As we enter the final days of 2012 (or the world, if the Mayans were right), the winter solstice is only a few weeks away and bartenders across Los Angeles are unveiling their latest seasonal menus. One of the first of these new cocktail lists is from Jaymee Mandeville, the bar manager at Drago Centro. While many bartenders will reach for brown spirits and feature spirit-forward drinks, Mandeville has done the unexpected and launched a menu that includes some light cocktails and features gin in more cocktails than any other spirit.
Just before Repeal Day, Mandeville hosted a tasting of her new winter menu at Drago Centro, where I was joined by e*star LA and Art Beyond the Glass co-founder Zahra Bates. Mandeville made each drink in the order it’s listed on the menu, so she began with the March Hare, made with Oxley Gin, Solerno, Schizandra tea foam, rose water and prosecco. The effervescent cocktail was an ideal drink to start the tasting; the Oxley takes a starring role and the white tea foam provides an aromatic texture.
Mandeville distills the season into a glass with the Winter Bushel, made with Karlsson’s Gold Vodka, apple/dill shrub, St. Elizabeth Allspice Dram, lemon juice, sea salt and Bar Keep Baked Apple Bitters. She deftly uses the Allspice Dram to lend a winter spice backbone to the Karlsson’s, while the shrub gives the Winter Bushel a fragrant tartness.
At first glance, the Black Leaf appears to be one of the more straightforward drinks on the winter menu: Templeton Rye, Concord grape shrub and Pierre Ferrand Dry Curaçao. A few sips of the Black Leaf reveals its complexity, with the crisp and peppery Templeton offset by the tart shrub and the bittersweet, subtly floral Pierre Ferrand.
The Naked in the Woods is one of the winter menu’s standouts, made with St. George Terroir Gin, kiwi/mint-infused Dolin Blanc, Fee Bros. Lemon Bitters and St. George Absinthe. The outstanding Terroir Gin receives a proper showcase with the Naked in the Woods, a stripped-down cocktail that’s anchored by the absinthe and yields an unexpectedly long finish that continues to develop on the palate. Bates observed, “It’s rare that you have a drink that starts one way and finishes another.” For an additional tasting experience try a bite of the kiwi and take a sip.
Next was the Sea Loch, made with Bank Note Scotch, Cynar, Miracle Mile Sour Cherry bitters and yuzu soda. Cynar and citrus are the winning combination at the heart of this tall drink. Mandeville takes the blended Scotch into unexpected territory for a winter cocktail, creating a bright, bitter and refreshing sipper that could just as easily be enjoyed on the patio in the spring.
Thanks to its brilliant hue, the Growing Roots is sure to catch many a guest’s eye. The Growing Roots is Mandeville’s winter spin on the Bloody Mary, made with Campo de Encanto Pisco, beet juice, Miracle Mile Pho Bitters, lime juice, Fever-Tree Ginger Beer and truffle salt. As she did with her springtime Night and the City, Mandeville once again subtracts tomatoes from the Bloody Mary equation and takes the familiar brunch standard to a new and funky, savory level.
Then came the superb Coquettish Angel, made with Pierde Almas Mezcal, Boudier Parfait Amour, Meletti Amaro, lemon, egg white and Miracle Mile Chocolate Chili Bitters. How good is this drink? Bates took one sip and grabbed a knife, threatening us with bodily harm if we tried to take the cocktail from her. She reluctantly handed over the glass, and as we took our turns it was easy to understand her reaction. La Puritita Verda is an entry-level, lower-proof mezcal from Pierde Almas that gives the cocktail its smoke without overpowering it. The aptly-named Parfait Amour (“Perfect Love”) offers rose, vanilla and almond, working in tandem with the Meletti’s floral and saffron notes. The bitters tie it all together with hints of chocolate and a subtle heat. Bates described the Coquettish Angel as “the most delicate mezcal cocktail I’ve ever had,” and as its name suggests there is a flirtatious innocence about it. Even as it teases you with its approachability, there’s a complexity and depth that rewards with every sip.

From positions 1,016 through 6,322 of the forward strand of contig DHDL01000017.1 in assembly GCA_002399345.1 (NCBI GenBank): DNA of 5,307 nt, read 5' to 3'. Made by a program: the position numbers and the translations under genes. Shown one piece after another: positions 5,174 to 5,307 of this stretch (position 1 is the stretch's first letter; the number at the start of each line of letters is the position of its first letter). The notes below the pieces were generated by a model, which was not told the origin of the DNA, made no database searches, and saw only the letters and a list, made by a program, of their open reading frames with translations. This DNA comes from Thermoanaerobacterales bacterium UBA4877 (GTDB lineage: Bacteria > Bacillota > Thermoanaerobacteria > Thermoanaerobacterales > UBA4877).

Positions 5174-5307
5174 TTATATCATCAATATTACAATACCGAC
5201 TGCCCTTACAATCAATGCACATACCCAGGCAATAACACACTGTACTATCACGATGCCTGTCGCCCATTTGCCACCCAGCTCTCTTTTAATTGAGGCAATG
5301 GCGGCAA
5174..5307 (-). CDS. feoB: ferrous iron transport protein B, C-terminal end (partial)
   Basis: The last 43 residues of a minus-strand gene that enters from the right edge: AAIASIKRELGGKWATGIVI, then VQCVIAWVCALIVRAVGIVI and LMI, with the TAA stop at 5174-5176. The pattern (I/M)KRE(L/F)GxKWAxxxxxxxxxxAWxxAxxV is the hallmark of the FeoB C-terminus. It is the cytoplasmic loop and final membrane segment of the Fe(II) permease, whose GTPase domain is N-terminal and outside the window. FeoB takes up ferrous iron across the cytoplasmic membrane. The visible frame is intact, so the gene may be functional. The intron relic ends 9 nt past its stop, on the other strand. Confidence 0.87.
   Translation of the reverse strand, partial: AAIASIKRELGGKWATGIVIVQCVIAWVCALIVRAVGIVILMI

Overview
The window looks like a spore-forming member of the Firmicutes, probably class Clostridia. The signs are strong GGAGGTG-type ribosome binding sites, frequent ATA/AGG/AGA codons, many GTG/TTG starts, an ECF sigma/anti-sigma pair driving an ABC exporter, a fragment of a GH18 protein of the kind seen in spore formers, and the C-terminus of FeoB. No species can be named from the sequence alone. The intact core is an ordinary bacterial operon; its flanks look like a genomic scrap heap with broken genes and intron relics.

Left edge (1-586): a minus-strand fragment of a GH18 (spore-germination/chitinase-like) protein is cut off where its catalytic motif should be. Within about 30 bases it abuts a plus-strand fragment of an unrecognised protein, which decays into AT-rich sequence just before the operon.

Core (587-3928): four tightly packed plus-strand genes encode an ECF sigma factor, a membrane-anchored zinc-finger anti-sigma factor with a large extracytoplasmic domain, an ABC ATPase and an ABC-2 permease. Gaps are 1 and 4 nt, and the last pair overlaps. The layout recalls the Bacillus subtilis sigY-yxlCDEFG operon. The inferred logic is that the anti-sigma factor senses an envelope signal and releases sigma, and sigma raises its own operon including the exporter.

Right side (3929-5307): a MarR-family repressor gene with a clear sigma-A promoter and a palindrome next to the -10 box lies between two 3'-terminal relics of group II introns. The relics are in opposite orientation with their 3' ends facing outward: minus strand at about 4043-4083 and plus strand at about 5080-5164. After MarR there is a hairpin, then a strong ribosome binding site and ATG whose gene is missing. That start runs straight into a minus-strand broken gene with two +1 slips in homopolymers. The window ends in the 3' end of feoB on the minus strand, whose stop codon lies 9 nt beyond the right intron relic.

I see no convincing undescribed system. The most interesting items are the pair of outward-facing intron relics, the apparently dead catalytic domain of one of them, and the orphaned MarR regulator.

The excellent Novo Fogo Aged Cachaça is featured in the elegant Bronzeado de Sol, which also includes Petite Canne syrup, Bitter Truth Creole Bitters and a cinnamon/espresso tincture. Served in a snifter, the Bronzeado de Sol opens up as it warms to room temperature, and its caramel and cocoa nose becomes even more apparent in the glass.
Mandeville is a longtime supporter of Nolet’s Silver Gin, and for winter she features it in the Kissing Cousins, along with housemade rose vermouth, Yellow Chartreuse, Fee Bros. Grapefruit Bitters and Scrappy’s Lime Bitters. Mandeville’s take on the classic Bijou cocktail swaps out the Green Chartreuse for the milder, sweeter Yellow, and augments the distinctly floral Nolet’s with her house vermouth.
The final cocktail of the tasting was Mandeville’s personal favorite, the Soul of Mayahuel: Casa Noble Reposado Tequila, sage/black peppercorn infused agave, orange blossom water, hot water and brown butter foam. The Soul of Mayahuel is tailor-made for sipping on a crisp Los Angeles winter night, a tequila-fueled version of Hot-Buttered Rum that offers warm, rich comfort with a gentle kick.
Mandeville has consistently taken risks with her cocktails, featuring new and unique spirits, mixing seemingly incongruous ingredients with often spectacular results. Even as she walks the creative tightrope with her recipes, Mandeville’s drinks remain balanced and approachable, always keeping the restaurant’s clientele in mind. With her new winter cocktails, Mandeville’s ambition is matched with a confidence that results in her best cocktail menu since she assumed the reins at Drago Centro.
525 S. Flower St., Suite 120
Los Angeles, CA